As a space-adventure film, Mission to Mars is an unpretentious, enjoyably hokey affair that stays true to tone of 1950s sci-fi landmarks such as Forbidden Planet and The Thing From Another World; Mario Bava’s Planet of the Vampires also seems to be a key inspiration. Rather than wasting the talents of Robbins, Cheadle, Nielsen et al., only skilled actors can maintain the slightly stilted, artificial acting style that this material requires, rife with lines including, “He’s right – it’s no use” and, “Let me understand this right…” Ennio Morricone’s score isn’t one of his most inspired, but the familiarity of its cues – loud stingers for the sudden appearance of a long-believed-dead character, a sighing major-key orchestral swell the second that peril is resolved – blends well with the iconography that De Palma embraces throughout. Most importantly, its Mars sequences are just plain beautiful and eerie. On the level of mood and visual majesty alone, it leaves Ridley Scott’s prosaic The Martian for dead.

Indeed, the initial critical reception (Cahiers nonwithstanding) seems perplexingly harsh for a film whose greatest offense is steadfast corniness; to these eyes, only in Jerry O’Connell’s exasperating “comic relief” is where it crosses a line. Meanwhile, the references to 2001 ingeniously and cheekily reinforce the film it isn’t – the centrifuge-as-hamster-wheel sequence is riffed on for a joyous diegetic dance set to Van Halen’s “Dance the Night Away,” while Kubrick’s monolith is evoked in the final act as a horizontal rectangle of black against a white backdrop, conversely revealed to be a welcoming entrance into a space where peaceful alien contact is made.

The latter sequence is where the film reaches its apex of endearingly cornball mysticism, and it’s best to look beyond the even-then-antiquated CGI aliens to the implicit sight of De Palma finally letting his guard down. He’s never been evidently interested in the cosmic – he’s most in his wheelhouse when delineating space and time, hence his obsession with the possibilities of split-screens and split-diopters (the latter, but not the former, makes an appearance here). Accordingly, Mission to Mars works best, in a conventional sense, during an earlier set piece in which the rescue mission becomes endangered by oxygen leaks in the spacecraft, triggering a race against time to identify and fix them. Its depiction of extra-terrestrial contact is less convincing, yet there’s something poignant about De Palma surrendering to the material’s demand for uncomplicated, awestruck wonder.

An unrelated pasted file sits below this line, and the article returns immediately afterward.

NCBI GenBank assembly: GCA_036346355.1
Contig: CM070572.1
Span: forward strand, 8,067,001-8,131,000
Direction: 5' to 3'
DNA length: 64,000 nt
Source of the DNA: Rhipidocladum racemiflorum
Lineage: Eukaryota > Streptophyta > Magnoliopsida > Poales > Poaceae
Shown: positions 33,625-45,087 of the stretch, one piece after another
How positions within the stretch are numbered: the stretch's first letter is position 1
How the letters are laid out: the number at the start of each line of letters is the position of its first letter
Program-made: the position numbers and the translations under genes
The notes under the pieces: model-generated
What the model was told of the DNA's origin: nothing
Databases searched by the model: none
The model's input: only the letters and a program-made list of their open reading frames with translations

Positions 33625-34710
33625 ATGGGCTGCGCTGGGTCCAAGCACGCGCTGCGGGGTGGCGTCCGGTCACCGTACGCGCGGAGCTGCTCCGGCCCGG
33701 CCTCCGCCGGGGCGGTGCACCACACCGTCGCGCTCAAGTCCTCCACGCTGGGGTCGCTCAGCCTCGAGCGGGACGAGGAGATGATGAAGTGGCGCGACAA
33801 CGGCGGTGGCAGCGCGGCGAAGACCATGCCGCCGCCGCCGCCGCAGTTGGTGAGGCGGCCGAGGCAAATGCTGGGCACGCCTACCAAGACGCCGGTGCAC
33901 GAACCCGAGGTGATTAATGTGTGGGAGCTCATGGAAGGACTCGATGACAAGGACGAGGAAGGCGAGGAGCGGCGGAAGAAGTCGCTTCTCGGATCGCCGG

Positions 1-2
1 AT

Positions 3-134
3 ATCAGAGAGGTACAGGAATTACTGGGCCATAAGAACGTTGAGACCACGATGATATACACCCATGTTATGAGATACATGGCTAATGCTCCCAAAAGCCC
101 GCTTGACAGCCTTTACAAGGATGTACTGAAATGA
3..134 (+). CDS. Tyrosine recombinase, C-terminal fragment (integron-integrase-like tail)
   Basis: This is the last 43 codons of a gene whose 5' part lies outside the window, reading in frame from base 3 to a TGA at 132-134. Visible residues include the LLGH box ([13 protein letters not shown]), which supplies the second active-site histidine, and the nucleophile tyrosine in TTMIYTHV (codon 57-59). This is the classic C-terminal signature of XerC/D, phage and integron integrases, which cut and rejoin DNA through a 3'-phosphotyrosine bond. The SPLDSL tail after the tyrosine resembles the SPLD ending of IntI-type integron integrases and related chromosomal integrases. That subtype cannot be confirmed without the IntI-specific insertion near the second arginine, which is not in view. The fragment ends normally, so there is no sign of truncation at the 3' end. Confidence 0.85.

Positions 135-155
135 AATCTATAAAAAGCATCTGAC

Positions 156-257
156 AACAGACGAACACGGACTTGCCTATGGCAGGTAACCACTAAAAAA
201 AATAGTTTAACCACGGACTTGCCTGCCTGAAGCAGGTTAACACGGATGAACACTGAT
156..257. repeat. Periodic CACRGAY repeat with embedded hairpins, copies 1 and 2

If the tendency in critical writing about De Palma has been to use his early, Godard-ian work (chiefly Hi, Mom!) as the key to accessing the latent reflexivity of later, more straightforward genre exercises, Mission to Mars might be the closest he’s come to changing the locks. When viewed alongside the late works of the director’s fellow Movie Brats, the closest relative might be Scorsese’s similarly, uncharacteristically benign Hugo, but De Palma takes a resolutely non-reflexive path in his attempt to evoke the wonder felt by a child watching Le Voyage dans la Lune in 1902. If Mission to Mars ultimately elicits snickers more than awed gasps in the final stretch, it’s nevertheless immensely touching for the defiant sincerity of these scenes – it is also, needless to say, altogether vastly superior to 2000’s other Mars movie, Red Planet.

Continue reading our career-spanning retrospective, The Summer of De Palma, below.